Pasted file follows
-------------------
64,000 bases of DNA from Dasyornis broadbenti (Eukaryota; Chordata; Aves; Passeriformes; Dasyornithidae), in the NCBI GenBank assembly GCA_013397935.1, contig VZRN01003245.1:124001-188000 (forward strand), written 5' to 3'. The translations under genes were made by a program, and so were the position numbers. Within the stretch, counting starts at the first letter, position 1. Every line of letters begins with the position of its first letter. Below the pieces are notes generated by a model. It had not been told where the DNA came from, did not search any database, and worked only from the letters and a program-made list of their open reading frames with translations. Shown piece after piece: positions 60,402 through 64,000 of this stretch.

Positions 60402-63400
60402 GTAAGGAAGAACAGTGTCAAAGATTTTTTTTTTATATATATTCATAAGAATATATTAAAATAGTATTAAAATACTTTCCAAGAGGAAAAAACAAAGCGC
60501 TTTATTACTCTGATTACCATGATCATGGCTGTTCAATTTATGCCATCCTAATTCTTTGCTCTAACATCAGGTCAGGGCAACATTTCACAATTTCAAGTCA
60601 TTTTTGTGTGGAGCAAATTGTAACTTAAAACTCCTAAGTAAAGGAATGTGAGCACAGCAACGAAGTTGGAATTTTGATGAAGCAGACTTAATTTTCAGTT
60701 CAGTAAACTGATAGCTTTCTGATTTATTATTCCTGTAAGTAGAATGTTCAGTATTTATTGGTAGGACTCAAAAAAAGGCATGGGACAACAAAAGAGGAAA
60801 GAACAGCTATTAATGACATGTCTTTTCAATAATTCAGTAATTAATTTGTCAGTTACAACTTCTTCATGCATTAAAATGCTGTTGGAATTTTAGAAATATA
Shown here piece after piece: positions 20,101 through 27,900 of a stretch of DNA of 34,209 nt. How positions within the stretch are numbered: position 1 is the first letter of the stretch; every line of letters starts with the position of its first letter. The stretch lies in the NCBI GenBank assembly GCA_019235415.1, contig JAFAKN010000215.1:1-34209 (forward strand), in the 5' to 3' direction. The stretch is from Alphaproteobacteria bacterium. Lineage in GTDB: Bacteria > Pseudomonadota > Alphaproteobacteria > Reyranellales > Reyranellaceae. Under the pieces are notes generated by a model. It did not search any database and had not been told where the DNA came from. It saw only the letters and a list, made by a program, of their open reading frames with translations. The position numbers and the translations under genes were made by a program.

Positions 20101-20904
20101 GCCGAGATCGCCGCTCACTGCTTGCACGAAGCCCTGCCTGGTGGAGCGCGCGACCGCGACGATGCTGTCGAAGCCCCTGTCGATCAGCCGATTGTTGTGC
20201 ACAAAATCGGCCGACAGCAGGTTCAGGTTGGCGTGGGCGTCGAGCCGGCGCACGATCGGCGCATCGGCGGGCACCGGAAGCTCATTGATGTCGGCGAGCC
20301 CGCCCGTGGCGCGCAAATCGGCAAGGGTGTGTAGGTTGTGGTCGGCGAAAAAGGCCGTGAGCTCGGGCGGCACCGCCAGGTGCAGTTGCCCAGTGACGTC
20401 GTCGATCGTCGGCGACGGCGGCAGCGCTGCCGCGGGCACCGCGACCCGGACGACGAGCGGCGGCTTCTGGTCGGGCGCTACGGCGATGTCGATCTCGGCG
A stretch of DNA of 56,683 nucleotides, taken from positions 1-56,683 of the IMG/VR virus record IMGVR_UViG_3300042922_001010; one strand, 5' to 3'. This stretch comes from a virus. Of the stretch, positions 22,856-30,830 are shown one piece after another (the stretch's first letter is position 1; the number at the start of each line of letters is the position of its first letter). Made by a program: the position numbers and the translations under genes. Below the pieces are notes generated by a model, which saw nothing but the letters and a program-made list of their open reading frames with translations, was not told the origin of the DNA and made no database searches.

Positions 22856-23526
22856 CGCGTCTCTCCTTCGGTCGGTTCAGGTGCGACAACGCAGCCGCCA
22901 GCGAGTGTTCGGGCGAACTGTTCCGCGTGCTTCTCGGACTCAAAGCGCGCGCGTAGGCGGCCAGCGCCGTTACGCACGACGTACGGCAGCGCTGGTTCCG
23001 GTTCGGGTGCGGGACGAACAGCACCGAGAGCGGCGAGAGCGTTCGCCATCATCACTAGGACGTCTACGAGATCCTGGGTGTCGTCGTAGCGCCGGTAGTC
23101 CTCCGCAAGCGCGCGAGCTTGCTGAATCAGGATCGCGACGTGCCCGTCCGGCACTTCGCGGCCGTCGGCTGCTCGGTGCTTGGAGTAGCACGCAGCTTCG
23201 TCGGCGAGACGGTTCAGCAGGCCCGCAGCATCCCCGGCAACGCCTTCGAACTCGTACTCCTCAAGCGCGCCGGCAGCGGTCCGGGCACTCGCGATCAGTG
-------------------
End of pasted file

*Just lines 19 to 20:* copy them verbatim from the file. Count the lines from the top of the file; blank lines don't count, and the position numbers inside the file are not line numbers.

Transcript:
23101 CTCCGCAAGCGCGCGAGCTTGCTGAATCAGGATCGCGACGTGCCCGTCCGGCACTTCGCGGCCGTCGGCTGCTCGGTGCTTGGAGTAGCACGCAGCTTCG
23201 TCGGCGAGACGGTTCAGCAGGCCCGCAGCATCCCCGGCAACGCCTTCGAACTCGTACTCCTCAAGCGCGCCGGCAGCGGTCCGGGCACTCGCGATCAGTG